- The Washington Times - Monday, September 2, 2002

CHICAGO (AP) United Airlines' board of directors has called a special meeting for today amid reports it is poised to select an oil company executive as its new chairman and chief executive officer.
Glenn Tilton, 54, vice chairman of ChevronTexaco Corp. and acting chairman of struggling Dynegy Inc., has emerged as the front-runner to replace interim CEO Jack Creighton, several reports said. He could be named to the job today.
But both the company and union sources said yesterday that no final decision had been made.
United spokesman Joe Hopkins called the reports speculation and said the airline does not comment on rumors.
The pilots union, which has a seat on the board of United parent UAL Corp., declined to comment on Mr. Tilton's chances of winning the post. But a spokesman said the pilots have a positive view of Mr. Tilton although he has no experience in the airline industry.
"Based on the reports we've seen, he's a good man," spokesman Herb Hunter said yesterday. "We need some leadership. Right now we're a ship without a rudder, going through some rough seas."
Mr. Tilton last year was named chairman and chief executive officer of Texaco Inc., the nation's second-largest oil company, shortly before it was formally acquired by Chevron Corp. He was named to the board of embattled Dynegy in January and became interim CEO in May. San Francisco-based ChevronTexaco holds a 26.5 percent stake in Dynegy.
His previous posts included president of Texaco USA, president of Texaco Refining and Marketing, and head of Texaco's Global Businesses unit.
The other finalist for the United job John Walker, a UAL director and CEO of Weirton Steel Corp. also has no experience running an airline. But financially ailing United, which is trying to avoid bankruptcy, has had no luck attracting an industry veteran since it began its four-month search.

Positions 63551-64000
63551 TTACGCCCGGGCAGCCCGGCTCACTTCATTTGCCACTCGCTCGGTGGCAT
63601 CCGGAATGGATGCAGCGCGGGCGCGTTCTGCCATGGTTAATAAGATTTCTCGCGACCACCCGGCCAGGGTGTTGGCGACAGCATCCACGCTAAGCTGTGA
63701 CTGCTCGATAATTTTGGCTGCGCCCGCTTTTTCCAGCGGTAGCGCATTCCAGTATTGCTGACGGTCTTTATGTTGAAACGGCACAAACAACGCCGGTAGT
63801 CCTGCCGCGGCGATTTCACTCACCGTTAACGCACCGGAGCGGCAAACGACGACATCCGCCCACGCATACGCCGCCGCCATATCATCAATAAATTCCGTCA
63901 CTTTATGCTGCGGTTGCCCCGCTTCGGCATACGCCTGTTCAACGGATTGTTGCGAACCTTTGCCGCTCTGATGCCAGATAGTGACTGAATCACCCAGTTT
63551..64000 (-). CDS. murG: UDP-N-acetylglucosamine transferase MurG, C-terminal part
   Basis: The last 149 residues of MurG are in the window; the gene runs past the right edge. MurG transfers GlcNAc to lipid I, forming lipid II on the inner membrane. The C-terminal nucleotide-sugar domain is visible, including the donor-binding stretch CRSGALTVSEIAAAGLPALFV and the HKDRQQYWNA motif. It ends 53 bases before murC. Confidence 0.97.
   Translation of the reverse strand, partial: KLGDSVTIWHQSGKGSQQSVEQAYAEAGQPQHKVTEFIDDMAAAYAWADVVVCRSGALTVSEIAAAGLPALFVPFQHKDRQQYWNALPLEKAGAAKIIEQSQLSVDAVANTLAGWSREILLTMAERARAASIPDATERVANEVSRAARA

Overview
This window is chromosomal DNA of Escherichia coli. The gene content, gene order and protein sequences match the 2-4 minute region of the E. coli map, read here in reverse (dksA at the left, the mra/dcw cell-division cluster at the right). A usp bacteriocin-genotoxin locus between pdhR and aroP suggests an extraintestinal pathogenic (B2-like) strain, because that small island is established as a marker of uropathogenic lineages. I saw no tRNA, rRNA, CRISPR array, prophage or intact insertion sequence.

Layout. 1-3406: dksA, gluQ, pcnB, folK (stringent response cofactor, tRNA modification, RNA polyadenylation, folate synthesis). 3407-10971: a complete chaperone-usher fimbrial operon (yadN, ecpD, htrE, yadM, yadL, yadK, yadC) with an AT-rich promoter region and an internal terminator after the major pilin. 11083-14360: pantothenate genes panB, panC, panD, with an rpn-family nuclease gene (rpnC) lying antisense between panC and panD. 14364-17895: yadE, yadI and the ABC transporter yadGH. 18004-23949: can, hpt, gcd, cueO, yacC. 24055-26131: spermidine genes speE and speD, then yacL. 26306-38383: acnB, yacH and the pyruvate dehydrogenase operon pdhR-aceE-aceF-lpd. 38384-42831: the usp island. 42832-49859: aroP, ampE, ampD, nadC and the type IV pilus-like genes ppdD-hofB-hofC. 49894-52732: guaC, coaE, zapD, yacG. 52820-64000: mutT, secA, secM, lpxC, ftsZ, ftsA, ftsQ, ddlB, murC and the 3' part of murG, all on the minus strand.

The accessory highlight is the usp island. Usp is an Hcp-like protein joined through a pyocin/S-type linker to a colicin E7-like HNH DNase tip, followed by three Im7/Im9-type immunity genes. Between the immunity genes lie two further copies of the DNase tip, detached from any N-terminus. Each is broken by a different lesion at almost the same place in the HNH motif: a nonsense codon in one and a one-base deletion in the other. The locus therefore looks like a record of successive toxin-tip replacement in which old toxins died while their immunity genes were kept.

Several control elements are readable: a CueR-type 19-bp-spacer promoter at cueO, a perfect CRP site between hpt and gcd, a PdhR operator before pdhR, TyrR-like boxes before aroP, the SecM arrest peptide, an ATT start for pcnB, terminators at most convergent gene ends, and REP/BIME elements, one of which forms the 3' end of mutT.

Mr. Creighton earned the respect of United's unions, but he turned 70 and had said he wanted to return to retirement. A UAL board member, he took the post in October when James Goodwin resigned under pressure.
The Wall Street Journal, citing unnamed sources, first reported on its Web site Saturday that Mr. Tilton had won the support of the UAL board but not formal endorsement.
The Journal and two other publications, the Chicago Tribune and Crain's Chicago Business, said two other United executives are expected to depart at the same time as Mr. Creighton. They cited sources as saying Rono Dutta, UAL's president, and Andy Studdert, the chief operating officer, likely would step down.
Both have been under fire from United's unions for more than a year.
UAL has posted losses of nearly $3 billion in the past 18 months and has threatened to file for Chapter 11 bankruptcy protection this fall if it can't get its costs down dramatically and win a government loan guarantee.
Mr. Creighton, who had vowed not to preside over a bankruptcy filing, set a Sept. 16 deadline for unions to agree on $2.5 billion in annual cost cuts for the next six years, including $1.5 billion from the unions themselves.
The pilots are being asked to shoulder the biggest burden, an estimated $750 million to $800 million, said a source familiar with the proposal who spoke on the condition of anonymity. The machinists have put their total of requested givebacks at $450 million, and the flight attendants' share is said to be $100 million. That would leave $100 million to $150 million in cuts for United's white-collar salaried employees.

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